I changed the distributor cap and rotor for my Ford Tempo and I think I got the wire order mixed up. The car would not start, how do I find out which wire goes to which post? Could I mess up anything else with this simple procedure.
You can find the correct firing order in any repair manual. Just go to your local library, and find a repair manual for your car. Also check to make sure the rotor (did you change this as well) is not 180 degrees out of phase (backwards).
I have a 1987 Volvo 240 DL and lately the oil light stays on for a few seconds when I first start the car. The "quick Lube" mechanic says it is okay and my oil pump is just getting old ...I don't know, should I be concerned about this light ? Also the car sometimes stalls when I first put it in gear, could this be related ? This has been a good car for 10 years and I would like to keep it alot longer. Thanks for your help.
The reason that the oil light is on when the car is first started is that the oil pressure has not yet built up. The worst thing to do to your car is start it in the morning! The reason is that overnight, all of the oil that was is the upper part of the engine has drained to the bottom and leaves the top all dry. This cold/dry start is what causes the most wear. Now, it might be true that your oil pump is getting a little "tired", but you should have seen this light come on since the car was new. When you turn the key on, not start it, but just on, the light should come on. This is because it sees a low pressure. Every car that I have ever seen does this. Now the thing is, how long does it take for the pressure to come up? More than just a few seconds is bad. To compensate for this, you might want to consider changing your oil more frequently (keeping fresh oil will allow it to pump up faster) or switch to a lower viscosity oil (if using 10w30, switch to 5w30). There are also some new synthetics out on the market. Castrol makes one that I am very IMPRESSED with. It will mix readily with conventional oils, unlike other true full synths. Also this oil has an additive in it that helps the oil (or maybe just the additive, I don't know) stick to the in linings on the engine to combat this dry start situation. This additive is not a Teflon or any other semi-solid like that, but a specially designed molecule. Castrol calls this creation, Syntec. I have also seen other commercials advertising oils that are weighted at 0w40. very interesting. No cold thickening and plenty of hot lubrication. I do not know if this oil will readily mix with conventional oils. I was always a firm believer that cars should have an electric oil pump in them. Then you start the car like you would a diesel. Turn the key, wait a few seconds for the oil to pump up, then start. This would save a lot of money over the long run, but would probably put a lot of people out of work. Sorry, but I like my car to last. As far as your stalling problem, when was the last time you had a tune up? It sounds like you might be due. Also, try letting it warm up a little more before you leave in the morning.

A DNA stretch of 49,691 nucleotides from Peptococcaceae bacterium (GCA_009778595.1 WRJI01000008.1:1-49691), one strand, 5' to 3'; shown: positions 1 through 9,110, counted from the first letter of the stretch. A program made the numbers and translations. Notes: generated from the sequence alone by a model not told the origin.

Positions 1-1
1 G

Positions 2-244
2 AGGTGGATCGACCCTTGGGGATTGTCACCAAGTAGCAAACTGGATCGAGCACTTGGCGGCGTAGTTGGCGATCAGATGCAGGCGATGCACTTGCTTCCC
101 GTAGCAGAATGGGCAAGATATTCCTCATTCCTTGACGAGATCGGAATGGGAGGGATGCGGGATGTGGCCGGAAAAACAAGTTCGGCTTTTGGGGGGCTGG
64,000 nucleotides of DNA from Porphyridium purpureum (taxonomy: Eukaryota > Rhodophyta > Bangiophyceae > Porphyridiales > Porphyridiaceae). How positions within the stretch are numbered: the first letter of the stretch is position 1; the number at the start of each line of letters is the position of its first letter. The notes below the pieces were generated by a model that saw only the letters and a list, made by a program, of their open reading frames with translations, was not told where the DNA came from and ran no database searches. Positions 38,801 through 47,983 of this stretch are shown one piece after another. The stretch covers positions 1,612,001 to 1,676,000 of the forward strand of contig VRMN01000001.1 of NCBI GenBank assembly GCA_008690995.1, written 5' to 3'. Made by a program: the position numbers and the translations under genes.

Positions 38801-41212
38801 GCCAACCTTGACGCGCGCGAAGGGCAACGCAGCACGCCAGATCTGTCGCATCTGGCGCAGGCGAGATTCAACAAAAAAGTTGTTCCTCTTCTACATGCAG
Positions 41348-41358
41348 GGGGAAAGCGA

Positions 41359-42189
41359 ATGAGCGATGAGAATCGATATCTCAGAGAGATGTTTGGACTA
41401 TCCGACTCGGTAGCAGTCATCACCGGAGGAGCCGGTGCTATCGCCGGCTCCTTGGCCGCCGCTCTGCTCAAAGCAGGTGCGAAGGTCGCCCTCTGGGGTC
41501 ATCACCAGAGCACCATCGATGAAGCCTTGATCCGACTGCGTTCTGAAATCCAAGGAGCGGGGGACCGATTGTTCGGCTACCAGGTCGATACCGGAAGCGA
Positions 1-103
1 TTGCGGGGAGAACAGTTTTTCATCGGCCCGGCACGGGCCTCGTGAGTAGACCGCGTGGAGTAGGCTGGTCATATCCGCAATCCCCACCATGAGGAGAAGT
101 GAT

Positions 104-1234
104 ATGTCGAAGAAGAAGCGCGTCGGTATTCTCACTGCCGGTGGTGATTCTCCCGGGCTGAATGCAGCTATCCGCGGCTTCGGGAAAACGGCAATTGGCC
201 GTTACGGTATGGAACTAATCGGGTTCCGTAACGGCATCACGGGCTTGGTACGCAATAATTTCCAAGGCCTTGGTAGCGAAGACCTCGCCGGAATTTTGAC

Bob, The Auto Answer Man
If you have a question for Bob send it to: . He's able to answer many of them personally and we'll include the best questions in future issues of The Dollar Stretcher.
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